In the continuing quest to remove clutter from my life, I’ve been putting a lot of thought as to how to apply this to my finances. What exactly constitutes financial clutter? My first thought is an obvious one…credit cards. These little con-artists hide in your wallet or purse, trying to convince you that you can afford that thing in front of you, or that unbudgeted meal out, or that vacation you really “need”. This leads to a greater accumulation of things along with a greater accumulation of debt. Clutter abounds and peace disappears. You end up awake at night under the great weight of “how did it get this bad?” When I operate on a cash-only basis (pay all my bills the day I get my paycheck, then remove my budgeted money for groceries in cash) I know exactly what I have on hand to spend. Either I have it in my purse or I don’t. No conning myself into charging it. I dwell in peace. The next financial clutter-fighter is to re-examine your definition of “wants” vs “needs”. If your finances need de-cluttering…focus on needs only. When you get in a habit of overspending, it so easily snowballs. You start off buying extra things at the grocery store, then you are eating out when you can’t afford to, followed by pedis you “need” (when you have all the stuff to do it at home except the fancy massage chair); the next thing you know you are charging a week’s vacation because you really needed a break. What you don’t seem to remember is how you will feel when those bills roll in. There’s no vacation that will make those go away. Putting “wants” on a credit card is a great way to remain in debt forever. Another side to that coin is putting “needs” on a credit card. If you are in the position where you are going into debt for basics like food and fuel for your car, you are not in a good place. Going into debt over necessities is a sign of the need for drastic change. Yes, you may have to spend some time eating cheaply and missing out on time with friends because you can’t afford it; but you have to regain the discipline of living within your means. No, it’s generally not fun; but it is WORTH it. Yes, there are instances of people who can handle credit cards…people who can pay them off every month or only use them for things like renting a car. If you can do this, fantastic. You already dwell in peace with your finances. If you find yourself in a cycle of maxing out your credit cards and then struggling to pay them off, you need to de-clutter your finances. If you hold your breath when you hand over your credit card at the check out because you aren’t sure you have enough room on there to buy bread, you need to de-clutter your finances. If you can’t look at amazon.com without making a purchase and then realize your purchase was never sent to you because your card was rejected, you need to de-clutter your finances. If you can’t remember the last time you paid your bills where it didn’t come with a panic attack and a need for an antacid, you need to de-clutter your finances. Savings. You may find what I’m about to say about savings surprising, but hear me out. Savings can either be a source of peace, or a source of stress. Seriously. When your savings account is a source of peace you view it as an emergency back up. It’s there for expected issues, like car repairs, that don’t fit into your monthly budget but hopefully don’t occur often enough that you can’t replenish your savings before the next one hits. But that’s the thing, most of us seem to get hit with one thing after another. Your almost 20 year old car needs new tires, then a new a/c switch, then a new timing belt; and the same week your 7 year old laptop decides its on its last legs. Your dog needs multiple trips to the vet in a month where everyone you know seems to have their birthday. There’s always something.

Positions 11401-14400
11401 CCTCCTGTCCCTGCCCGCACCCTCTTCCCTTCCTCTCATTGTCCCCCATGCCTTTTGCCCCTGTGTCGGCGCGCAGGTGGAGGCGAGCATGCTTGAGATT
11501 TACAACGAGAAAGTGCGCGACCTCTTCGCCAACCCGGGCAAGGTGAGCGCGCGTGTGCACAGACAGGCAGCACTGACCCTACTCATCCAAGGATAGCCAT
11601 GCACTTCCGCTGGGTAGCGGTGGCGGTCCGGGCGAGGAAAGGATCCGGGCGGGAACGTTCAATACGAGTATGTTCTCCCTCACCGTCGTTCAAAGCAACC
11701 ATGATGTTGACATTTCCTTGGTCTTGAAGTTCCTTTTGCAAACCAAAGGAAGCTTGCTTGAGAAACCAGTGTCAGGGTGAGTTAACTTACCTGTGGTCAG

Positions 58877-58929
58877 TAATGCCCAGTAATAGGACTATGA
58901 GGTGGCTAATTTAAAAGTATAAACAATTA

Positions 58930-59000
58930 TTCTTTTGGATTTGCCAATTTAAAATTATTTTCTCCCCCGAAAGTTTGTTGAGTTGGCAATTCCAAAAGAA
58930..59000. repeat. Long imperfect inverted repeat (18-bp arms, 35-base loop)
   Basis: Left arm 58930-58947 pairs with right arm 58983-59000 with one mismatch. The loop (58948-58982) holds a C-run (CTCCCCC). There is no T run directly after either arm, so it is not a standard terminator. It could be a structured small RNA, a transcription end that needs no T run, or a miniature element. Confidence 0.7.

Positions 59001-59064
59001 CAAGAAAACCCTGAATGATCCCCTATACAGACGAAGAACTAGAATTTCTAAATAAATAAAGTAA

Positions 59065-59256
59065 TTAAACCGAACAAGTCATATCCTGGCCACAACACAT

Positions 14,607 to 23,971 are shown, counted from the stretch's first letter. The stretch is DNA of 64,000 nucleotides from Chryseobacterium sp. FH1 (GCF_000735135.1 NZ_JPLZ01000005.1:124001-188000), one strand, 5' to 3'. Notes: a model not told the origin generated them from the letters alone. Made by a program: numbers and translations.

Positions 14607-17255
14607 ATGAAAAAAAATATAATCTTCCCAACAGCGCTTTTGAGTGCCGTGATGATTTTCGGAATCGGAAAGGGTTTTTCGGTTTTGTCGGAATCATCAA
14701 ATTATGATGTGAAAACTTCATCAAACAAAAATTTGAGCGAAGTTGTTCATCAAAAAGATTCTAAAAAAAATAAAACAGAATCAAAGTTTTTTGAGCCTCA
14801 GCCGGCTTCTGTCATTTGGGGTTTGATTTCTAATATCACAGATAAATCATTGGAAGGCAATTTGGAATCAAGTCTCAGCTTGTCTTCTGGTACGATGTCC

Yes, it is good to have money in savings; but we cannot depend on our savings to save us. We have a Savior. He has unlimited resources. We need to be responsible with our money; but ultimately we need to remember that He is the One who is taking care of us. We cannot lose our sense of peace because our savings are depleted and we don’t have room on our credit card. We must find our constant and consistent peace in Christ. He doesn’t waiver. He doesn’t ebb and flow with our need. He is our peace, even when we don’t know how we will get through. Sometimes it isn’t pretty. Sometimes it’s a long, hard haul; but we get there, if we stay diligent and dwell on what we have and not on what we don’t. The one thing we will always have is Jesus.